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Please use this identifier to cite or link to this item: http://hdl.handle.net/10092/7114

Title: Subversions : The Discworld novels of Terry Pratchett
Authors: Murray, William
Issue Date: 1998
Abstract: 'Subversions: the Discworld novels of Terry Pratchett' focuses on six of Terry Pratchett's twenty-one Discworld novels, which are representative of two different subject areas of the series: witches and the city of Ankh-Morpork's Watch. While taking a closely analytical approach to Witches Abroad, Lords and Ladies, Guards! Guards!, Men At Arms, Feet of Clay and Maskerade, it also makes some assessments of the Discworld novels as a whole. The field of criticism specifically to do with Terry Pratchett is currently a very limited one, but a range of secondary material is brought to bear on the subjects of fantasy, fairy tale, postmodernist fiction and fiction in general. There is particular reference made to the thought of Mikhail Bakhtin and to various critical interpretations. The main concern is to develop a reading of Terry Pratchett that is informed by some of Bakhtin's wide-ranging ideas. At its initial level, the argument combines Bakhtin's emphasis on dialogue with Pratchett's personal terminology, in claiming that the Discworld novels 'dialogise the diodic'. The author of the Discworld novels coined the word 'diodic' as a child, to describe electrical connections which required a diode. Such connections were implicitly one-way; they only worked through the diode. In writing the Discworld novels he took relationships that would normally be thought of in terms which he considered to be diodic and made them work in two or more ways. This thesis contends that the Discworld novels subvert by way of the distorting lens of fantasy, parodically dialogising (or 'bringing another voice to') conventional viewpoints, in order to interrogate the idea that there can be a satisfactory unitary way of seeing.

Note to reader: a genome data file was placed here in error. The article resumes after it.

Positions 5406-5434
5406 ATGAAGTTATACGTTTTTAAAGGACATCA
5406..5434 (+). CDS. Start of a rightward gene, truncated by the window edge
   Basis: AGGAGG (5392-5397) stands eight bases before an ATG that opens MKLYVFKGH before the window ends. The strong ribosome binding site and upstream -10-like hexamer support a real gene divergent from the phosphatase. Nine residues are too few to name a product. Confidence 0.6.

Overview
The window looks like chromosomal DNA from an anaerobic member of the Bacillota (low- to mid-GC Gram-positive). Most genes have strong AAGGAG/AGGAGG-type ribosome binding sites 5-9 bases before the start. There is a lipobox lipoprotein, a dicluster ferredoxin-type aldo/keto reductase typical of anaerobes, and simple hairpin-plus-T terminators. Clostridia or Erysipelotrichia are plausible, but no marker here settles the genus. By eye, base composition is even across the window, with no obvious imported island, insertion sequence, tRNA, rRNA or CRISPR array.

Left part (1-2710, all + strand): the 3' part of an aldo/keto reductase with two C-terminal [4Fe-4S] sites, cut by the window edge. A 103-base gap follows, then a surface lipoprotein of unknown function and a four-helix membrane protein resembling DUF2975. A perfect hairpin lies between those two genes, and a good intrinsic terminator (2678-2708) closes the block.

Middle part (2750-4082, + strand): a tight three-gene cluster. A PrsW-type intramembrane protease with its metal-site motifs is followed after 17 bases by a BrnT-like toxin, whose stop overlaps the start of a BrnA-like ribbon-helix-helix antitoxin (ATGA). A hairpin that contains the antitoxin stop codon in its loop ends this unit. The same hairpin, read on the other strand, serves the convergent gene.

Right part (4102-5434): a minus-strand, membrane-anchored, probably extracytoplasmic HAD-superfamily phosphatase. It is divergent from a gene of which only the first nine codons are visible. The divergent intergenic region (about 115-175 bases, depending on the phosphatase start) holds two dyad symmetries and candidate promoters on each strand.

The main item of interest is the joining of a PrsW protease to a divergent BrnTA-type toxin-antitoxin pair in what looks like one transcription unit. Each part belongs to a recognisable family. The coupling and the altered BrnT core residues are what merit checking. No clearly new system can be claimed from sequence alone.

Publisher: University of Canterbury. English
Degree: Master of Arts
URI: http://hdl.handle.net/10092/7114
Rights: Copyright William Murray
Rights URI: http://library.canterbury.ac.nz/thesis/etheses_copyright.shtml
Appears in Collections:Arts: Theses and Dissertations

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